This bald eagle (Haliaeetus leucocephalus) was an amazing spot by H on a trip earlier today to go see tundra swans (Cygnus columbianus). We were driving along and she simply said: “bald eagle…”. Sure enough, off in the distance, this beautiful specimen was having lunch. I never would have seen it without her spot, and he stuck around and waited for me to configure a digiscoping setup at around 1000mm equivalent with a Fuji X-T1 to get the shot.
I’ve never seen a tundra swan (Cygnus columbianus) in my life, so after a morning working in the lab, H and I decided to make a run up the road an hour away to see them resting on their migration. They are huge birds as far as wild birds go with weights around 25 pounds and wingspans of up to 5.5 feet. Tundra swans make it through Utah a couple times a year from the Arctic to central California where my friend Chuq has seen them.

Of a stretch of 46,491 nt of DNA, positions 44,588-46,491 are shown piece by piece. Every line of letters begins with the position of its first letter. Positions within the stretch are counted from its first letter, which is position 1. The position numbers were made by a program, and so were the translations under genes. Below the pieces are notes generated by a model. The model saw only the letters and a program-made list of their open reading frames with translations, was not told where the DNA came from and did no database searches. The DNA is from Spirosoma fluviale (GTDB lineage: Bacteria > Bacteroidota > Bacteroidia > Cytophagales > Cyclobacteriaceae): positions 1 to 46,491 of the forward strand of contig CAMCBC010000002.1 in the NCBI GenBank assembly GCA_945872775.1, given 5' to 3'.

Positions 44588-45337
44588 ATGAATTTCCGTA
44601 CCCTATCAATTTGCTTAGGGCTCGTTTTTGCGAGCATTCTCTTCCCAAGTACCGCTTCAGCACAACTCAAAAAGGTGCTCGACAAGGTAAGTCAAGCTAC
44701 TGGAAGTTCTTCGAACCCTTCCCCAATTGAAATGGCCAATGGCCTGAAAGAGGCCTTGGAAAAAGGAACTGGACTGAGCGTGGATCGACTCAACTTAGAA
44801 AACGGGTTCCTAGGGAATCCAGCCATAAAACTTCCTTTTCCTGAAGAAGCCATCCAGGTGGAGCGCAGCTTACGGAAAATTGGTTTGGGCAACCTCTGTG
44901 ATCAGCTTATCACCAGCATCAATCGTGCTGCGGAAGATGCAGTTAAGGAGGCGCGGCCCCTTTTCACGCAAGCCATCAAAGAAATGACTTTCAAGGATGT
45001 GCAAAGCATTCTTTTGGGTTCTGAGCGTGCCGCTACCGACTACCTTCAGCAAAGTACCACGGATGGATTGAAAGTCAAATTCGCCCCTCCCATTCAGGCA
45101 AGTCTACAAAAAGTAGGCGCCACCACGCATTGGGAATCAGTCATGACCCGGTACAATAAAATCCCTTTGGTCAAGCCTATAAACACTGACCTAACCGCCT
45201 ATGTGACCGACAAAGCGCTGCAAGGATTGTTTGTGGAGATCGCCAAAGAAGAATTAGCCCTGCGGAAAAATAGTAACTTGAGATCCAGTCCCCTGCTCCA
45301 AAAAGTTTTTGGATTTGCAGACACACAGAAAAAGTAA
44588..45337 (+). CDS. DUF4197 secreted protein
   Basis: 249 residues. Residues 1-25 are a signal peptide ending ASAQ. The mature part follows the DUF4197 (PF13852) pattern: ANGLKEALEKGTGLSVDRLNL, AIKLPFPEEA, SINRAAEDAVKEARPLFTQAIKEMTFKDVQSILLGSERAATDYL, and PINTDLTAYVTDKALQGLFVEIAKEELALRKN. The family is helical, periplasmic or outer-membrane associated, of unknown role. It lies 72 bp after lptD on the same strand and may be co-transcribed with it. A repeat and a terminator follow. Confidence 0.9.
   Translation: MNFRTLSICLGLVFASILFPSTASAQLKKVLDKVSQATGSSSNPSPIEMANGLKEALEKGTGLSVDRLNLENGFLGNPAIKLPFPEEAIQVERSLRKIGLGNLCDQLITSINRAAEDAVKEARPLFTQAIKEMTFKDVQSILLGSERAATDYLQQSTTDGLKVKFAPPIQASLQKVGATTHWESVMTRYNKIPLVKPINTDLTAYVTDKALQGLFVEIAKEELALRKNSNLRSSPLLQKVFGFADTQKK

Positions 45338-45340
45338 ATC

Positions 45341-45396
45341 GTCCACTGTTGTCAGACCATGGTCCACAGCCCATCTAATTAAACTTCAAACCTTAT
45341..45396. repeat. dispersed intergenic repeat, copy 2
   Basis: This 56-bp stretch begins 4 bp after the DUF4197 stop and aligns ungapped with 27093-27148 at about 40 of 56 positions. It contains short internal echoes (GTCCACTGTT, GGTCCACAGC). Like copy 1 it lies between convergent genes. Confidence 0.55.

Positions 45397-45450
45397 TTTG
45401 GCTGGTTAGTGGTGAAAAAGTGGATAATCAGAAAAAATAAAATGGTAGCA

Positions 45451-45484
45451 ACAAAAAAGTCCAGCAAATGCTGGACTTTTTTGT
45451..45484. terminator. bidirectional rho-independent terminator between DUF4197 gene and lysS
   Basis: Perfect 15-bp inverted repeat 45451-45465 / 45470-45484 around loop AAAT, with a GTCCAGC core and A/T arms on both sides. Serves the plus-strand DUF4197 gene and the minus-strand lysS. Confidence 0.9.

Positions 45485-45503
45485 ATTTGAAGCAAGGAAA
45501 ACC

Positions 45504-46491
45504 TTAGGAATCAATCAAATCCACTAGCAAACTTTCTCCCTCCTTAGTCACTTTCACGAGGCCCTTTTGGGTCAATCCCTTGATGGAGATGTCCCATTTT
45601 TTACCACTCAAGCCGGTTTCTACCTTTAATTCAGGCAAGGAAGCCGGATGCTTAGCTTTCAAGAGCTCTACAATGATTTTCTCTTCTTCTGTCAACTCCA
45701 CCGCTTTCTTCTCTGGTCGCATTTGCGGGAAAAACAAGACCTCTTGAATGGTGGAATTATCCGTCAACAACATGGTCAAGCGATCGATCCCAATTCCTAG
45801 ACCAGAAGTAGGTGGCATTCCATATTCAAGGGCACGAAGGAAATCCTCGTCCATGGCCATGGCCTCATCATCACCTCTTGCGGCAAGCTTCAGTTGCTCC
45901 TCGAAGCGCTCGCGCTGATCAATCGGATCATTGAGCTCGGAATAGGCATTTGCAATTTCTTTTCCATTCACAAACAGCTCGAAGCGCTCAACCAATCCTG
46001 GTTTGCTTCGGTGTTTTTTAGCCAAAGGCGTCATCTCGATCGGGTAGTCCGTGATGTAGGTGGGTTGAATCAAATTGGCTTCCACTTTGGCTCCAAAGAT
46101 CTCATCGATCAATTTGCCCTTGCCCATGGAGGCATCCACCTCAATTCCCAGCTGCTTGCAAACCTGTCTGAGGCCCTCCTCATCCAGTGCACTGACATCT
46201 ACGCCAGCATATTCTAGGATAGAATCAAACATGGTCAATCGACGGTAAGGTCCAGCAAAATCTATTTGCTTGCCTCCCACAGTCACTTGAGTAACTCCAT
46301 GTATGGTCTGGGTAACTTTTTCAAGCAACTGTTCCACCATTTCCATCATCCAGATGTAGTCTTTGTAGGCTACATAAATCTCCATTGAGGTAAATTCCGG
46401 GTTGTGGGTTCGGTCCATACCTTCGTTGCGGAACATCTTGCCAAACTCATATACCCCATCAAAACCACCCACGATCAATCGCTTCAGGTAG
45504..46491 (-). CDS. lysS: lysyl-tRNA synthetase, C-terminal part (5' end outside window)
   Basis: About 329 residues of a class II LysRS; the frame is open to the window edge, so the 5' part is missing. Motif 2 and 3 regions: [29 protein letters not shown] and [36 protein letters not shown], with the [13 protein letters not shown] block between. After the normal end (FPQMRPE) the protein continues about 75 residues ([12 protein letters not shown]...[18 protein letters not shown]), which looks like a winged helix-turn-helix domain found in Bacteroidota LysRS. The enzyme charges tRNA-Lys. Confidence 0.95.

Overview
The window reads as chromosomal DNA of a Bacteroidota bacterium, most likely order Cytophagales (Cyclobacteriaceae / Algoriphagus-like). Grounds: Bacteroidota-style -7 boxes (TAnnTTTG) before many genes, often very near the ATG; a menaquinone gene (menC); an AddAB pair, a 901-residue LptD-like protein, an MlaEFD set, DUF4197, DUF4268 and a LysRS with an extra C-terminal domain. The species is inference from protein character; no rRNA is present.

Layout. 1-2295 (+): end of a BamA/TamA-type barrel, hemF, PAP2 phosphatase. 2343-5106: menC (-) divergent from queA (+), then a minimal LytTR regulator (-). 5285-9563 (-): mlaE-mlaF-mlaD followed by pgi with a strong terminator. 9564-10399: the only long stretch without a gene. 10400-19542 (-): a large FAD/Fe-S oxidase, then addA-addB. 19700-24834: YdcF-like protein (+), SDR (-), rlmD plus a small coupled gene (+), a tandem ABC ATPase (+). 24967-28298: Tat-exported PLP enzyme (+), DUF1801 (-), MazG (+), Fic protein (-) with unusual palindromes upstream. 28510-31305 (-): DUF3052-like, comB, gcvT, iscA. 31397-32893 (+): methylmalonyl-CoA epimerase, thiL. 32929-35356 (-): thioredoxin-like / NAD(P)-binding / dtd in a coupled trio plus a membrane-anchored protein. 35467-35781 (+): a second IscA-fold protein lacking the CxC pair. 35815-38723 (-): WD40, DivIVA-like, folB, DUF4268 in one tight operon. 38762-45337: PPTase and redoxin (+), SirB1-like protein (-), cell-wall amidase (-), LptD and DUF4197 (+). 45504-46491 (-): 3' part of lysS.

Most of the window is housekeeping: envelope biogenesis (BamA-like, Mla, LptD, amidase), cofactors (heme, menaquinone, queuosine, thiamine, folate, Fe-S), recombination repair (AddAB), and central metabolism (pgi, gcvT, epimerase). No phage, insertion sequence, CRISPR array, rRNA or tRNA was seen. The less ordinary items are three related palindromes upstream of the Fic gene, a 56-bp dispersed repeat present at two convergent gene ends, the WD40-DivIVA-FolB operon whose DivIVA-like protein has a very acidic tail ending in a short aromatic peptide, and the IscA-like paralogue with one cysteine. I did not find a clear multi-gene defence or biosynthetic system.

This year the unseasonable temperatures are accelerating the migration which normally happens in mid March. There are two events here in Utah as the Utah Division of Wildlife Resources (DWR) and Bear River Migratory Bird Refuge will help people see the swans. This trip unfortunately, the swans were very far off (tiny white dots in the distance) and we needed some pretty big optics to be able to see them, using the aforementioned digiscoping solution.
These are not the best photos of tundra swans out there, but they are my first and these amazing animals can now go on my list of birds photographed. If you are interested in seeing them yourself, check out my friend Brett Prettyman’s (@BrettPrettyman) article in the Salt Lake Tribune for details.